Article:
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The chart below[original research?] shows the span of some European colonial empires.

List of colonial empires

Further information: United Nations list of non-self-governing territories and Dependent territory

Diachronic map of the main empires of the modern era (1492–1945)



Main articles: Administrative divisions of the Ottoman Empire and Vassal and tributary states of the Ottoman Empire

Other countries with informal colonial possessions:

See also

Notes and references

  1. ^
      Great Britain
      Ottoman Empire
      Independent / Other countries
  1. ^ Encarta-encyclopedie Winkler Prins (1993–2002) s.v. "kolonie [geschiedenis]. §1.2 De moderne koloniale expansie". Microsoft Corporation/Het Spectrum.
  2. ^ Encarta, s.v. "kolonie [geschiedenis]. §1.1 Oudheid.
  3. ^ "A map of Europe based on how many colonies each country had". 2023-09-26. Retrieved 2023-09-26.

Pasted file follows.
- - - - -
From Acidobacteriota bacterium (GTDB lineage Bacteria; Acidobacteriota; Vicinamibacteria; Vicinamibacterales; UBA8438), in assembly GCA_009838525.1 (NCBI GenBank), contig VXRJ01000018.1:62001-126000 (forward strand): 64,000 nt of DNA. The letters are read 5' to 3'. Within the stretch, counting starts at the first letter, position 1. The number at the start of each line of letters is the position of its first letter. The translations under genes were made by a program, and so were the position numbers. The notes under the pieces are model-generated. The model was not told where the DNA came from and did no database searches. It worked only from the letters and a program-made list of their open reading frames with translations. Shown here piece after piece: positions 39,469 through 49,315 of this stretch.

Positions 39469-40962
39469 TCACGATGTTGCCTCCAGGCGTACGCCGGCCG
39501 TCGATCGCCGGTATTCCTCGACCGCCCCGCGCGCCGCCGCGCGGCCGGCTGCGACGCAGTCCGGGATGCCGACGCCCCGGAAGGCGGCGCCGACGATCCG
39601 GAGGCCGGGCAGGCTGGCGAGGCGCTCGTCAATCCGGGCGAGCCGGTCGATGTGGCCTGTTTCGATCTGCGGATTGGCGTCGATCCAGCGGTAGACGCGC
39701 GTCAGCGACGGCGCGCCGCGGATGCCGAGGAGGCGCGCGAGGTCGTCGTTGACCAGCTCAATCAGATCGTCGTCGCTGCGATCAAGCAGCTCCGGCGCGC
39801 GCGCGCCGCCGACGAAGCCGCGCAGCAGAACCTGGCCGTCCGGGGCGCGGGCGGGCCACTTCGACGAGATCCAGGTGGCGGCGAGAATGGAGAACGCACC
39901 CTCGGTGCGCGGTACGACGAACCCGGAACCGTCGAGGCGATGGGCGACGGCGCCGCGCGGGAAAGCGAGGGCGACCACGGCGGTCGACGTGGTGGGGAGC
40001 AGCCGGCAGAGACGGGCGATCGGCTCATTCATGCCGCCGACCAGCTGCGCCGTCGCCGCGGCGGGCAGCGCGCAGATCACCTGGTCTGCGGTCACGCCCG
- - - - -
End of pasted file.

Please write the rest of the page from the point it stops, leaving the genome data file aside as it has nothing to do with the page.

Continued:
4. ^ William D. Phillips, Jr; Phillips, Carla Rahn (November 12, 2015). Spain as the first global empire. pp. 176–272. doi:10.1017/CBO9781316271940.006. ISBN 9781107109711. Archived from the original on August 10, 2021. Retrieved September 14, 2019. ((cite book)): |website= ignored (help)
  5. ^ Powell, Philip Wayne ([1991?]). Árbol de odio: la leyenda negra y sus consecuencias en las relaciones entre Estados Unidos y el mundo hispánico. Ediciones Iris de Paz. ISBN 9788440488855. OCLC 55157841
  6. ^ part of the Viceroyalty of New Spain before 1821.
  7. ^ Part of the Viceroyalty of the Río de la Plata before 1810.